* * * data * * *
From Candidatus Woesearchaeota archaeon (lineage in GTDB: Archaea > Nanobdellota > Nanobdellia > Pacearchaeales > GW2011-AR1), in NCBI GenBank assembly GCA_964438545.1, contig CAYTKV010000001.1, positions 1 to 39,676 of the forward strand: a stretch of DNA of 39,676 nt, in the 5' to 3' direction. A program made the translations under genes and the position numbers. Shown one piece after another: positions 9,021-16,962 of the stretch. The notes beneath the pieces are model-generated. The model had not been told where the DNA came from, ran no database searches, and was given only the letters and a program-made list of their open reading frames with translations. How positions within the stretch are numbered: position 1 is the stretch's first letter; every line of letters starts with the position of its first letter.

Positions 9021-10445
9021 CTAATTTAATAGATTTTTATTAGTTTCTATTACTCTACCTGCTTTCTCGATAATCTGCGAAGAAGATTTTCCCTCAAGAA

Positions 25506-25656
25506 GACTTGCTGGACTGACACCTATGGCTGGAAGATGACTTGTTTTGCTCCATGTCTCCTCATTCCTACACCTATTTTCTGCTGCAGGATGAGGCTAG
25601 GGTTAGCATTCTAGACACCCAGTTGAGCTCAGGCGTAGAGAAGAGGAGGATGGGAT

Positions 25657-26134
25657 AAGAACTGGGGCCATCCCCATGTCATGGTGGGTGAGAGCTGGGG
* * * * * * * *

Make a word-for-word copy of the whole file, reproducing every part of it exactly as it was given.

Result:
From Candidatus Woesearchaeota archaeon (lineage in GTDB: Archaea > Nanobdellota > Nanobdellia > Pacearchaeales > GW2011-AR1), in NCBI GenBank assembly GCA_964438545.1, contig CAYTKV010000001.1, positions 1 to 39,676 of the forward strand: a stretch of DNA of 39,676 nt, in the 5' to 3' direction. A program made the translations under genes and the position numbers. Shown one piece after another: positions 9,021-16,962 of the stretch. The notes beneath the pieces are model-generated. The model had not been told where the DNA came from, ran no database searches, and was given only the letters and a program-made list of their open reading frames with translations. How positions within the stretch are numbered: position 1 is the stretch's first letter; every line of letters starts with the position of its first letter.

Positions 9021-10445
9021 CTAATTTAATAGATTTTTATTAGTTTCTATTACTCTACCTGCTTTCTCGATAATCTGCGAAGAAGATTTTCCCTCAAGAA

Positions 25506-25656
25506 GACTTGCTGGACTGACACCTATGGCTGGAAGATGACTTGTTTTGCTCCATGTCTCCTCATTCCTACACCTATTTTCTGCTGCAGGATGAGGCTAG
25601 GGTTAGCATTCTAGACACCCAGTTGAGCTCAGGCGTAGAGAAGAGGAGGATGGGAT

Positions 25657-26134
25657 AAGAACTGGGGCCATCCCCATGTCATGGTGGGTGAGAGCTGGGG